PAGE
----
Respected educator Shirley Pearman has been made a Member of the British Empire (MBE) by the Queen, in honour of her decades of service to teaching and the arts.
News of the awards came yesterday as part of the Queens Birthday Honours List. Also honoured was recently-retired Chief Justice Richard Ground, who was knighted.
Mrs Pearman, 72, from Pembroke said: It certainly was a surprise and its nice to know that one can be recognised. Most people dont go looking for awards but when an honour comes your way you accept it with graciousness and continue in the same vein you were in. Its very nice to be recognised and appreciated.
Meanwhile, Sir Richard said he was honoured and gratified by the recognition from the Queen.
Its not just about me its also a significant recognition of the important role of the judiciary in Bermudian society, he said.
Mrs Pearman devoted 35 years of her working life to the education and training of young Bermudians in the classroom. She retired in 1997 after serving 16 years as First Assistant at Warwick Secondary School.
With degrees from Mount Allison University (BFA) and New York University (MA Ed), she was the first Bermudian to obtain a Master's Degree in Art Education.
Her service as a teacher and art specialist have been rewarded with recognition from the Sandys Rotary Club, Spring into the Arts and the Bermuda Chamber of Commerce, which in 2007 named her as one of its 100 Wonder Women.
Mrs Pearman told The Royal Gazette her teaching career was inspired by her mother and father. Her late father, Dr Kenneth E. Robinson, was a Chief Education Officer. Her mother, Rosalynd Robinson, who is still alive aged 102, was the Principal of Francis Patton School.
Meanwhile her husband, Roderic Pearman, received the Order of the British Empire in 2005 for his community service and teaching career.
Mrs Pearman is the proud mother of R Scott Pearman and Michael KR Pearman and has two young granddaughters, Robin-Balana Pearman and Anya Aeleishe. She still enjoys meeting former students explaining: Once my student you are always my student. I feel an obligation to continue motivating them, praising them and giving them a hug whenever they need it.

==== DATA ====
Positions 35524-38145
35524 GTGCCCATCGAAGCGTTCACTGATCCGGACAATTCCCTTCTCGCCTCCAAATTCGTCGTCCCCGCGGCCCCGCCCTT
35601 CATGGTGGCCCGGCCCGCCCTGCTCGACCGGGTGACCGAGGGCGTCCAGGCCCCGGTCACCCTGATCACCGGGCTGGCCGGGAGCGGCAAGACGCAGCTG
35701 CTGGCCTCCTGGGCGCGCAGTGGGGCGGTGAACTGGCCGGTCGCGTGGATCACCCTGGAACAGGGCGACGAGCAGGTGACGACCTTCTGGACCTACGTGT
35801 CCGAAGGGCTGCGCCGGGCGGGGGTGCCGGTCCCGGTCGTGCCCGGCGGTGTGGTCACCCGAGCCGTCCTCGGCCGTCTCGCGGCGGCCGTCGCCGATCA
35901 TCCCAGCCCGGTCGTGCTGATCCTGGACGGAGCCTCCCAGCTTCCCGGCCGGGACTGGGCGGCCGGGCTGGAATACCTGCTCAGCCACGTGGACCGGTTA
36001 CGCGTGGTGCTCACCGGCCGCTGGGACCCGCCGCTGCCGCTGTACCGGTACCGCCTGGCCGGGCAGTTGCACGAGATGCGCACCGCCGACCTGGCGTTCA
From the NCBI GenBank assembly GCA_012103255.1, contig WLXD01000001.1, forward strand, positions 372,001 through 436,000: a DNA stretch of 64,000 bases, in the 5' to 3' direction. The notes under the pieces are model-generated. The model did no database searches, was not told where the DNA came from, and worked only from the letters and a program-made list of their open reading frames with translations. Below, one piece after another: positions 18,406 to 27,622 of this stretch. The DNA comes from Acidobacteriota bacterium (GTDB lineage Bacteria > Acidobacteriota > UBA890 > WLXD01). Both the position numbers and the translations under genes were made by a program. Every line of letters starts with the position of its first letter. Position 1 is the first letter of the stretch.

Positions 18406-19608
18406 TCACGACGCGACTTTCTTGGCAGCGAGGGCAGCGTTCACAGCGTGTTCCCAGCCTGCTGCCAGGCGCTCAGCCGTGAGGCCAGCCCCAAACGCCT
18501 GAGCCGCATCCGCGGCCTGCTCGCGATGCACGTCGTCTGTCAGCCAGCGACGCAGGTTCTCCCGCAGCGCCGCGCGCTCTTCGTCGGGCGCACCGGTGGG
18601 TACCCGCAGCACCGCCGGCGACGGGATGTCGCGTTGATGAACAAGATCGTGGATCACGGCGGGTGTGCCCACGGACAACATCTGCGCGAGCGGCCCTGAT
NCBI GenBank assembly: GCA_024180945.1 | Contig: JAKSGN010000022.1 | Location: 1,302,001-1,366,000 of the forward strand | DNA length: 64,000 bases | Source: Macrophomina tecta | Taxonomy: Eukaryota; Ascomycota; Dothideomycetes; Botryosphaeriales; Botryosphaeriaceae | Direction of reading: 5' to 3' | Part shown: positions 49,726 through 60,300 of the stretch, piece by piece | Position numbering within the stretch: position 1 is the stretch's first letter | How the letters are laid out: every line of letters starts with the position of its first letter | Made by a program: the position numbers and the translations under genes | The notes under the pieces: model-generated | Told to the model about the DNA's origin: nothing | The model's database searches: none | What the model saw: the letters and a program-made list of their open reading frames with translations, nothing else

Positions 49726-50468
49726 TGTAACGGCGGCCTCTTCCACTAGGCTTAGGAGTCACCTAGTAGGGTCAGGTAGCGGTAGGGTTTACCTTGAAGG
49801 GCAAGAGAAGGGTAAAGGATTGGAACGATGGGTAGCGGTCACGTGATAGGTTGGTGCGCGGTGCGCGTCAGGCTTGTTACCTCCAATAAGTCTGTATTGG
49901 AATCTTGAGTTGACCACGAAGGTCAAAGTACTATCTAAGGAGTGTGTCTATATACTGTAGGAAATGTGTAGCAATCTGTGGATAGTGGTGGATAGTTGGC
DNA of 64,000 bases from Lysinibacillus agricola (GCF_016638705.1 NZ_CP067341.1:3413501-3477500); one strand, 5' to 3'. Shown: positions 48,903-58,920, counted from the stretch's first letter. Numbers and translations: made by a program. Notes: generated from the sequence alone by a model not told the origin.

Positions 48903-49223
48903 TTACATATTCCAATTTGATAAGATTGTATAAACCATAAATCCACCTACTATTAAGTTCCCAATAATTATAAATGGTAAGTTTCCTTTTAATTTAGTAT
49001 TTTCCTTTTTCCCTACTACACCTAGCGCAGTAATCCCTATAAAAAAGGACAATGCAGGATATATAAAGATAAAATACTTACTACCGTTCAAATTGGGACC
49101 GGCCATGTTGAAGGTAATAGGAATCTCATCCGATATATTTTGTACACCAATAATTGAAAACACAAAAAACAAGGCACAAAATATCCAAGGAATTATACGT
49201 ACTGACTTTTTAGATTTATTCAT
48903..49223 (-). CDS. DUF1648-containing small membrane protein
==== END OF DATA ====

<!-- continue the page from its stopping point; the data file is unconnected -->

Mrs Pearman explained that when she retired as a teacher, one door closed and another opened when she decided to direct her efforts towards promoting, retaining and developing Bermudas arts, crafts and cultural heritage.
She served on various boards and committees including the Bermuda Arts Council, National Library, Stamp Advisory Board, Emancipation Committee and Bermuda National Gallery committees.
She participated in the Smithsonian Folk Life Festival in Washington, DC in 2001, which she described as one of the highlights of my life and has also contributed exhibits to the Bermuda National Museum.
As one of the first black Bermudians to serve on the Executive of the Bermuda Historical Society, Mrs Pearman was instrumental in conceiving, organising and administering postgraduate awards for Bermudian scholars engaged in research projects related to Bermudas history.
Meanwhile Sir Richard follows a host of other former Chief Justices of Bermuda in being given a knighthood. He already held the honour of OBE, and the latest honour was given to recognise his achievements during eight years as Bermudas top judge before retiring in March.
According to Government, Sir Richard raised greatly, and then maintained, the standing of Bermudas Supreme Court and therefore the Islands standing as a legal jurisdiction, during his time as Chief Justice.
Prior to that role, he was a Supreme Court judge for six years in the 1990s, Chief Justice in the Turks and Caicos Islands for six years and Senior Crown counsel and Attorney General in Cayman over a nine-year period. He also served on the Judicial and Legal Services Commission in Cayman.
Although many other former Chief Justices have been knighted, Sir Richard, 62, said his news was a surprise nonetheless and his family and friends were very excited by it.
It means that the role of the judiciary is not being overlooked or diminished, and thats so important for Bermuda, he told The Royal Gazette last night.
Mr Justice Ground is married to Dace, who is known for her work with the National Trust. They are currently living in Derbyshire, England, where Mr Justice Ground is trying to enjoy his hobby of fishing, despite the wet weather.
He was appointed in April to the Bermuda Court of Appeal and will begin to hear cases as part of the three-judge panel from next year.